Somewhere between Tim Robbins' angry assumption about his wife's pain pills and Pink's ecstatic-dance excursion with the guy from Book of Mormon, I realized that the dealing-with-addiction drama Thanks for Sharing really, really wanted to tell me everything it knows about life in recovery. As a critic, I've gotta acknowledge the problems that kind of crowding creates for a storyteller. As a person, I've gotta admire the generosity it bespeaks.
In the quirky little college town of Yellow Springs, Ohio, home to many unconventional ideas over the years, there's now a small insect factory.
It's an unassuming operation, a generic boxy building in a small industrial park. It took me a while even to find a sign with the company's name: EnviroFlight. But its goal is grand: The people at EnviroFlight are hoping that their insects will help our planet grow more food while conserving land and water.
While NPR's Melissa Block is in Brazil, we'll be showcasing the work of several Brazilian writers. On Tuesday we heard Tatiana Salem Levy's love letter to Rio. Now we turn to 20-year-old Yasmin ThaynΓ‘, who discovered her love for writing as a teenager when she participated in a local program aimed at cultivating artistic talent in low-income communities.
Sesame Street kicked off its new season this week, and it's putting a special focus on Hispanic heritage. There's also a new character on the block: Armando (also known as Mando). He's played by actor Ismael Cruz Cordova, who was born and raised in Puerto Rico. He earned a bachelor's in fine arts from New York University and has appeared in several films and the CBS drama The Good Wife. He's currently performing off-Broadway.
Don Cheadle may be one of Hollywood's quietest superstars. He was known for having high impact in supporting roles before Hotel Rwanda catapulted him to fame. He earned an Oscar nomination for playing the real-life hotel manager who protected more than a thousand Tutsis from the Hutu militia during the Rwandan civil war. Cheadle appeared in other critical and box office hits like Crash and Flight. He's now earned an Emmy nomination for his role in the TV show House of Lies.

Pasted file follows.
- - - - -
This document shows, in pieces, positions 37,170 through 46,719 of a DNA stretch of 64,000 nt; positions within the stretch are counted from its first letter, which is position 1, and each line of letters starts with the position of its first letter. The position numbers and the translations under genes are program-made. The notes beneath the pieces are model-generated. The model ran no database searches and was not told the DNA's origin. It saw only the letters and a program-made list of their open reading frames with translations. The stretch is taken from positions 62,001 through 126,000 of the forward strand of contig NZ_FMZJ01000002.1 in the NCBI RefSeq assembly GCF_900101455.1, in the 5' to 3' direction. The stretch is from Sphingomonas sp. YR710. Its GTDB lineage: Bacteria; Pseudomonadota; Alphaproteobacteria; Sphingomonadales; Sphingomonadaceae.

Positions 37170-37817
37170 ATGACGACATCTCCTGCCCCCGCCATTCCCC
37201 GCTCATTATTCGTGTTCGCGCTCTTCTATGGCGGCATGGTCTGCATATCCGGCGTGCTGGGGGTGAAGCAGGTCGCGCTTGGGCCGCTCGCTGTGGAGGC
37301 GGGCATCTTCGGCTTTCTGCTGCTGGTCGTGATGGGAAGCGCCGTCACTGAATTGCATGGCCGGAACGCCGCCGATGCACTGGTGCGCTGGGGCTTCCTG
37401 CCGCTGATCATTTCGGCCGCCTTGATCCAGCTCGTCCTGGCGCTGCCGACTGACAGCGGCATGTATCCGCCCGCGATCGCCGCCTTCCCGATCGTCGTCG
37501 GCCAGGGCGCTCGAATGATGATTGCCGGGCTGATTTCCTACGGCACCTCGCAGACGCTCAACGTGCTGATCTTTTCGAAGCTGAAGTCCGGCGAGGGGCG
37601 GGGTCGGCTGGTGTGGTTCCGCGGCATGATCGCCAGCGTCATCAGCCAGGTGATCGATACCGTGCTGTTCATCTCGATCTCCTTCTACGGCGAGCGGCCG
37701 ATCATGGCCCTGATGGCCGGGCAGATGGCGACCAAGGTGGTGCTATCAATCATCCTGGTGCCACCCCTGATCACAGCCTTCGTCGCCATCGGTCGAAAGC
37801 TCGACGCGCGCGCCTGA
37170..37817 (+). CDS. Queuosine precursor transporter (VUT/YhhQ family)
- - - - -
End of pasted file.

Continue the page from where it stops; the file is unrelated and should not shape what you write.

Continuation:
Originally published on Thu September 19, 2013 12:15 pm
I cannot understand how I missed the news that Vanessa Redgrave and James Earl Jones are about to open as Beatrice and Benedick in Much Ado About Nothing, but this charming list of past pairings makes me want to watch the play ... a lot. (David Tennant and Catherine Tate!
Originally published on Thu September 19, 2013 11:51 am
At the end of the Korean War β a long, bloody, and under-memorialized conflict that claimed millions of lives β no real treaty was ever signed. Although there was an armistice in 1953, the nations of North and South Korea remain, technically, still at war. The Demilitarized Zone along the 38th parallel is one of the tensest borders on earth, with thousands of men, tanks and artillery pieces pointed at each other over minefields and barbed wire fences, fingers on triggers 24 hours a day.
Originally published on Thu September 19, 2013 1:06 pm
Back in 1993, the Food Network was the Little Network that Nobody Really Thought Could. Cable TV was still, if not in its infancy, then enduring a difficult toddlerhood β no one knew what cable audiences were interested in, and no one thought a scrappy startup dedicated to food would go anywhere. Twenty years later, the doubters have been proved wrong; the Food Network is a global powerhouse that's made the names and fortunes of stars like Emeril Lagasse, Paula Deen, Guy Fieri and Rachael Ray.